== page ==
Stef Borchardt, Tumi Malope and Michela Marcatelli are convening two panel sessions on: Towards a political ecology of renewable energy at the Third Biennial Conference of the Political Ecology Network (POLLEN) virtual conference
22-25 September 2020
Click on the link to see the conference programme: https://event.pollen2020.exordo.com/
Towards a political ecology of renewable energy, I & II
- Dr. Michela Marcatelli
- Mr. Boitumelo Malope
- Ms. Stephanie Borchardt
DESCRIPTION OF PANELS
Calls for a rapid transition to renewable energy as a solution to climate change and ecological crisis are currently rampant and across the board, from the US Senate, where the Green New Deal is being debated, to the streets of many countries around the world, where the social movements Extinction Rebellion and Fridays For Future have been protesting. Most of the time, however, these calls fail to recognize how renewables are deeply embedded in a system of capital accumulation powered by fossil fuels and how they too contribute to its reproduction. Recent years have also seen a resurgence of interest in engaging with renewable energy from a critical perspective, also within the field of political ecology. This scholarship has focused on the processes of appropriation, dispossession, and displacement ̶ but also resistance ̶ that underpin the ‘green’ energy transition. For instance, McCarthy (2015) argues that such transition constitutes a ‘socio-ecological fix’ to capitalism’s inherent tendency to crisis, whereby new processes of commodification remake socio-natures for the purpose of sustaining further capital accumulation. In this sense, then, renewable energy is better understood through the lens of land and green grabbing. Furthermore, Dunlap (2018b) has coined the phrase ‘fossil fuel+’ to capture the dependency of utility-scale renewable energy on fossil fuels, especially for the production, installation, and maintenance of new, green energy infrastructure.This session aims at taking stock of current research on renewables in the Global North and the Global South with a view to rethink a political ecology of renewable energy.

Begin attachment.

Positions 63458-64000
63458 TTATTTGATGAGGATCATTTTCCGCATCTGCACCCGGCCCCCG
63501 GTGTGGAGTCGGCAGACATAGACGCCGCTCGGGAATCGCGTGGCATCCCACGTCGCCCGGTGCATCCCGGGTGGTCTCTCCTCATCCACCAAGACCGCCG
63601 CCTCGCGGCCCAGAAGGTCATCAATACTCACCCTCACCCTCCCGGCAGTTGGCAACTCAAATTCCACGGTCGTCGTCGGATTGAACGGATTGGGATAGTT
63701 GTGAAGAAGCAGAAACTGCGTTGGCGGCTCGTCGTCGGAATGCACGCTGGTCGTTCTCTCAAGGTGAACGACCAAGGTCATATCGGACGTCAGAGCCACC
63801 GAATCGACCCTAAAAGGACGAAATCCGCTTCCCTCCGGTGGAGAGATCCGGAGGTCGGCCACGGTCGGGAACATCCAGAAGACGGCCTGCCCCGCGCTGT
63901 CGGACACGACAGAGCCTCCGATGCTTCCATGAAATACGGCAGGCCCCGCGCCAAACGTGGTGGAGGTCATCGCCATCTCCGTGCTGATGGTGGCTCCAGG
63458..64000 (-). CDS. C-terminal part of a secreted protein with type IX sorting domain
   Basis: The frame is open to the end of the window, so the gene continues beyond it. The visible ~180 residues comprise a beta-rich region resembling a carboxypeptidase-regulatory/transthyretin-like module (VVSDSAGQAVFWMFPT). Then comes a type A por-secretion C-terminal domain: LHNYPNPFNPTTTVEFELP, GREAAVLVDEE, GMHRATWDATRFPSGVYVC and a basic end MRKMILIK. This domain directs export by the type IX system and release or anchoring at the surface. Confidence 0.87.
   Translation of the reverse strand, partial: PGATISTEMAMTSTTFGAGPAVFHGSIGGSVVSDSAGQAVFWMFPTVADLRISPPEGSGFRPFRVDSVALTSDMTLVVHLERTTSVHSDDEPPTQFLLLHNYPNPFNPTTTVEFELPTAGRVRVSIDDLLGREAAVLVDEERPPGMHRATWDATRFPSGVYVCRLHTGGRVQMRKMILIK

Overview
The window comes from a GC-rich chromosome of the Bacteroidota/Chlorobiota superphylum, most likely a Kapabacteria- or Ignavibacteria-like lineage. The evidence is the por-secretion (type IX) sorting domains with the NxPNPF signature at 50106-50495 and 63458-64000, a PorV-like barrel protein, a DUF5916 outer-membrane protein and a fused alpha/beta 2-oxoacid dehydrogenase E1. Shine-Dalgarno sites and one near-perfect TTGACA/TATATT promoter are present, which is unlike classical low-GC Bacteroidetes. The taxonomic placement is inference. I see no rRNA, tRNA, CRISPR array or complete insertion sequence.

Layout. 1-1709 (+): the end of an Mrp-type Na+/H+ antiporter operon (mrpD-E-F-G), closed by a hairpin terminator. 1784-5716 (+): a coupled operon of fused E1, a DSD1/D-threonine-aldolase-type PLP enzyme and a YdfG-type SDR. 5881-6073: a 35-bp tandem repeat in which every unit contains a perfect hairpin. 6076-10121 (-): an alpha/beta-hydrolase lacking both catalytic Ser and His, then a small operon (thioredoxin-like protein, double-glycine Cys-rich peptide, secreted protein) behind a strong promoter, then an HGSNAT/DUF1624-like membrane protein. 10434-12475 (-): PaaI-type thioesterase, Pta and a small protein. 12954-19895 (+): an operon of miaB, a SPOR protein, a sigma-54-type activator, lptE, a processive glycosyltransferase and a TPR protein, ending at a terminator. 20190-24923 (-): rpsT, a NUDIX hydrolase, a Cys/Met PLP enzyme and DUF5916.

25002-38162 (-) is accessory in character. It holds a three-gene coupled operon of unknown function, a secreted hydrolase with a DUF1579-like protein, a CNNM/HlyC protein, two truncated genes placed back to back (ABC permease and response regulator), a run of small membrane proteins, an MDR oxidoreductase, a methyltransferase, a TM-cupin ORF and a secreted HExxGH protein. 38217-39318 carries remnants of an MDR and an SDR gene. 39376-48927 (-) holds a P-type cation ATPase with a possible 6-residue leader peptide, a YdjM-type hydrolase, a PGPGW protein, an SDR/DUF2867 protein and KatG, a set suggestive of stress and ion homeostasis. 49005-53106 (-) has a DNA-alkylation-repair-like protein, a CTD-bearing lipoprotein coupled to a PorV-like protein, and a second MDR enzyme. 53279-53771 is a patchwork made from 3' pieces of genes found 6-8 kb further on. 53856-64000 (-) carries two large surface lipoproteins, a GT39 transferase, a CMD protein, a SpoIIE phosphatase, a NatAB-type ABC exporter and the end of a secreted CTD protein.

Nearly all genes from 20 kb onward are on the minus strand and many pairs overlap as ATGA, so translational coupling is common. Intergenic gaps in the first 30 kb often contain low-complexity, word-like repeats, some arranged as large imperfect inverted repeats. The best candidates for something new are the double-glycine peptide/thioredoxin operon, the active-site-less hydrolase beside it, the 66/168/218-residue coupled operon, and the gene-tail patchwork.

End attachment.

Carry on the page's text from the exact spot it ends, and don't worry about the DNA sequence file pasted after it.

Stef and Tumi are presenting papers that draw on their doctoral research projects.
Stephanie Borchardt will be presenting on: Shedding some light: Energy poverty in a town surrounded by renewable energy projects
Boitumelo (Tumi) Malope will be presenting on: A ‘Just Transition’ paradox: Transparency, accountability and socio-economic development in a rural Karoo town, South Africa